Indian law firms can earn big from LPOs
Indian law firms can earn up to $20 billion by 2015 through legal process outsourcing, reports Sutirtho Patranobis.business Updated: May 03, 2007 05:42 IST
It may still be a nascent industry in India but legal process outsourcing or LPOs could generate up to $20 billion by 2015. Several MNCs in the US and Europe are outsourcing their legal requirements to Indian law firms based in Gurgaon, Noida, Bangalore and Mumbai.
Legal process outsourcing is one of the many new issues and trends that would come up for discussion at a three-day conference being jointly organised, under the aegis of the Indo-American Chamber of Commerce, by the US-based Centre for American and International and Society of Indian Law Firms (SILF). It is the first time that such a conference on law and legal framework is being held in India.
“At present, there are nearly 100 small and big law firms in India that are exclusively catering to their clients in the US, UK and other European countries. Many of them are dealing with patent applications. Indian firms go through patent applications, find out if they are in order and whether the applications conform to the country’s law. Big litigations, especially those dealing with commercial disputes, are also being referred to Indian firms which give suggestions and recommendations,’’ SILF president, Lalit Bhasin, said, adding that such issues are more or less same everywhere.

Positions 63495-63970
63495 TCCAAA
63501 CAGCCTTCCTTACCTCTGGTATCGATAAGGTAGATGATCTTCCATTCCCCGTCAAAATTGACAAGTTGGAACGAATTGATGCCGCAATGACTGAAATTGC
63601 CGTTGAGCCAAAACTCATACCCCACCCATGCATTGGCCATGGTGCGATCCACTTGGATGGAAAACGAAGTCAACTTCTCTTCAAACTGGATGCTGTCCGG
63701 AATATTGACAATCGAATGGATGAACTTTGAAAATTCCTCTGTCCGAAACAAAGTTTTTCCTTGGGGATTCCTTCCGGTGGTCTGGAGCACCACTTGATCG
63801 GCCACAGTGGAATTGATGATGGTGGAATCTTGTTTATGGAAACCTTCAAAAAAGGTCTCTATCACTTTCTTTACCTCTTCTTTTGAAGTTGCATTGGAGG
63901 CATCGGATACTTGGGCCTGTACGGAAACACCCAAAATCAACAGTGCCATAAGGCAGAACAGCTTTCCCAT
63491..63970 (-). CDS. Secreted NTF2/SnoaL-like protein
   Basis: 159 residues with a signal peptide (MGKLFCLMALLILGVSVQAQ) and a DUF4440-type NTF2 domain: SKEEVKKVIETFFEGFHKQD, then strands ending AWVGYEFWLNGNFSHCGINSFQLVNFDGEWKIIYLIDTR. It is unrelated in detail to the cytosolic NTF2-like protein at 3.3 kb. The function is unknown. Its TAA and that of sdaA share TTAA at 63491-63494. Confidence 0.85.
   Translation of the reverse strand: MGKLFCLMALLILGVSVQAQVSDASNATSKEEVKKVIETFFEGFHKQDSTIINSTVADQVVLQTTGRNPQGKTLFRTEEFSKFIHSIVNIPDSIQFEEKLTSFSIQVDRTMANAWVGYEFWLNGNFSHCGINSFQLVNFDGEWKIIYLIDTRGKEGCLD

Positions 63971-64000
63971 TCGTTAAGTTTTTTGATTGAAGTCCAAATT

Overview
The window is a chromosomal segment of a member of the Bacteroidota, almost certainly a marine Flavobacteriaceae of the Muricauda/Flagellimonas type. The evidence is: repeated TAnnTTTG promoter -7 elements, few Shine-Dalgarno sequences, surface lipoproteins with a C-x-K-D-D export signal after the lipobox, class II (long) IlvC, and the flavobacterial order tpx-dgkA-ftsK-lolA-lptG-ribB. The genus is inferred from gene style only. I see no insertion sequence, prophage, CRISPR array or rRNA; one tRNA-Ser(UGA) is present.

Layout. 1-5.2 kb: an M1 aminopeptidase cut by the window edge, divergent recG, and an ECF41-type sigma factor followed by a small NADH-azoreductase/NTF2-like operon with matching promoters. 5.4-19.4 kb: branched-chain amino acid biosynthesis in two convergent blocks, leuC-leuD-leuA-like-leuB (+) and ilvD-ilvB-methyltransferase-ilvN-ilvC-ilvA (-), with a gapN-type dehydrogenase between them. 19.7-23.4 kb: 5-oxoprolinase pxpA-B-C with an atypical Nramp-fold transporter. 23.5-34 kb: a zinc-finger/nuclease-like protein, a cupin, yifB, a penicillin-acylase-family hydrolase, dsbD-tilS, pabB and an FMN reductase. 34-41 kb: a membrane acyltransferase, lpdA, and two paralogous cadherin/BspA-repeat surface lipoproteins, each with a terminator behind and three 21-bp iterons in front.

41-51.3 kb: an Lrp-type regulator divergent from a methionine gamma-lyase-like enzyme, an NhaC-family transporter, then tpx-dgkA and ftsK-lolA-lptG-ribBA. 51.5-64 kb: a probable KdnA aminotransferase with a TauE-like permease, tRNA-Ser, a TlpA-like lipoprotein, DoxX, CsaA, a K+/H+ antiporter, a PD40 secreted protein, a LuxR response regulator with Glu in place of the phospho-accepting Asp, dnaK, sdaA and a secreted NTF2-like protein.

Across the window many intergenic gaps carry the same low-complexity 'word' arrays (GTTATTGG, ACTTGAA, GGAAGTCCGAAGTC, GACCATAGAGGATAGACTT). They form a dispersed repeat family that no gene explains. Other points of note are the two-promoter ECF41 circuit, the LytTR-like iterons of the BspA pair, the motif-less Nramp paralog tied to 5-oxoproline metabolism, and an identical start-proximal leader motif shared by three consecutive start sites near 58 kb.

Besides going through patent applications, Indian lawyers also prepare pleadings and provide back-up support for litigation-related research. “As far as competence is considered, Indian lawyers are second to none and it also works out cheaper by about a fourth for a foreign firm to get it done by a firm in India rather than, say, by a US law firm,” Bhasin added. Quoting Nasscom, Bhasin said Indian LPOs could generate $20 billion in the next decade. “The Services Export Promotion Council, set up by the Union Ministry of Commerce, is also looking into various issues related to LPOs,’’ Bhasin said.
He added the conference would also address concerns of foreign companies including the aspect of protecting the confidentiality clause.